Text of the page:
A declaration from a physician (don’t ask the physician to choose a household, but rather to discuss health risks to child or household)
A declaration from a mental health professional
Texts, emails, communication records showing a refusal to comply or why compliance is being rejected
Specific proposals. Judges have less time than ever before (there have been 32,000 family law cases re-set due to Covid) to meaningfully resolve your child custody issues. What will the new schedule be? Can you reduce the number of exchanges? What will the logistics be for the exchanges? What precautions must each parent take?
LESS IS MORE. Make your RFO concise. Judges don’t have time to wade through dozens of exhibits and pages of narrative. If you request an Evidentiary hearing, be aware it is likely to be delayed even longer than an RFO, so try to work things out with the other party before resorting to the Courts.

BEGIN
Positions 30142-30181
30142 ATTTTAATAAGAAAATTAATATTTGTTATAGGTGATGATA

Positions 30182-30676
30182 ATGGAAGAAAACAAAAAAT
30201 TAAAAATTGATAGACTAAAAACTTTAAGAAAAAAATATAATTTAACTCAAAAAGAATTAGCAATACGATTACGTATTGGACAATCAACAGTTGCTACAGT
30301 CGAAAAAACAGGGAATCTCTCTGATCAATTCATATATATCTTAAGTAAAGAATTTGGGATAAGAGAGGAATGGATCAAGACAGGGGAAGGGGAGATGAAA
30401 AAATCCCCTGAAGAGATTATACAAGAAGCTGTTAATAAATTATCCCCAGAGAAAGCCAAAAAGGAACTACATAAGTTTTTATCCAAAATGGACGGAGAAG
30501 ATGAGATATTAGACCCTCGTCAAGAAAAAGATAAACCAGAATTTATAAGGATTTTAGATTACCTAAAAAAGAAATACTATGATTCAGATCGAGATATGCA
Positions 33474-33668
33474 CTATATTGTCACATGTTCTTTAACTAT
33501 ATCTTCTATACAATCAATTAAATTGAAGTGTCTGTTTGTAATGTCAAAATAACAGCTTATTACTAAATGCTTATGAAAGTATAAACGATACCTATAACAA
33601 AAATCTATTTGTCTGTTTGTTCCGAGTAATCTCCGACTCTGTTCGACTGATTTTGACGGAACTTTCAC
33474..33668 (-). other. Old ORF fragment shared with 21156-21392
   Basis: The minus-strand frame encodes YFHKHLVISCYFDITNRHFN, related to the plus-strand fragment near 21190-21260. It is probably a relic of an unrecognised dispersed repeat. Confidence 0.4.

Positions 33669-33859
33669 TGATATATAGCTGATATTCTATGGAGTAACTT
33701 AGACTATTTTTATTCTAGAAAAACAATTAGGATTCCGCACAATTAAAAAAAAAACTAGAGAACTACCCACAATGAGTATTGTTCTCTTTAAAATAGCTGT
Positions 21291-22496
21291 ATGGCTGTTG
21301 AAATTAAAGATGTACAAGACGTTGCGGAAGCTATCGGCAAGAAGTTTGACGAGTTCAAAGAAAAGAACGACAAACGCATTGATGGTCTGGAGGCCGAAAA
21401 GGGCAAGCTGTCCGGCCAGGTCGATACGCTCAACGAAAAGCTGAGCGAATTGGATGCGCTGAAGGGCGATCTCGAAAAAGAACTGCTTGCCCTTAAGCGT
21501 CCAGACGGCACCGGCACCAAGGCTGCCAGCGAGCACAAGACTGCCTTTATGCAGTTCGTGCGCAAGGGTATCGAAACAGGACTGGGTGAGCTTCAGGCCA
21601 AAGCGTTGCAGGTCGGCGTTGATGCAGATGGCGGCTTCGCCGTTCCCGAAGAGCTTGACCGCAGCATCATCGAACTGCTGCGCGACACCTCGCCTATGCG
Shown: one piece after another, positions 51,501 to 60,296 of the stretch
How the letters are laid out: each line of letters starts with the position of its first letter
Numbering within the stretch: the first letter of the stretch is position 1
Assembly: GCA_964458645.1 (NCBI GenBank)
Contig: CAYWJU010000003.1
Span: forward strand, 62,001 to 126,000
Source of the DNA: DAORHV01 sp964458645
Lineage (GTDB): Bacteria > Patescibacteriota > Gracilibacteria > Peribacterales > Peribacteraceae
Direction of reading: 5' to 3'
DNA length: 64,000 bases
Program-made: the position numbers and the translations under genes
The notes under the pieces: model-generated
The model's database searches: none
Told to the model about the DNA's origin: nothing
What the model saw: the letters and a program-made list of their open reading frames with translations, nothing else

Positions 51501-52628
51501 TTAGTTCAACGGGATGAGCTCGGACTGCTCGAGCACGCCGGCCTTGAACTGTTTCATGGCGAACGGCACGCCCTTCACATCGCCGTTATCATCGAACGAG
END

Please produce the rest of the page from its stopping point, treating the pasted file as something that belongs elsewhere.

Develop a team approach to solve disputes. Get everyone on the call or Zoom and be innovative. Don’t be afraid to think outside the box.
Custody evaluations take a long time so they may not the best option right now – it may take up to a year until a judge hears the evaluator’s testimony. Instead, stipulate to Minor’s Counsel. Speak with a mental health professional and have that professional discuss the situation with Minor’s Counsel.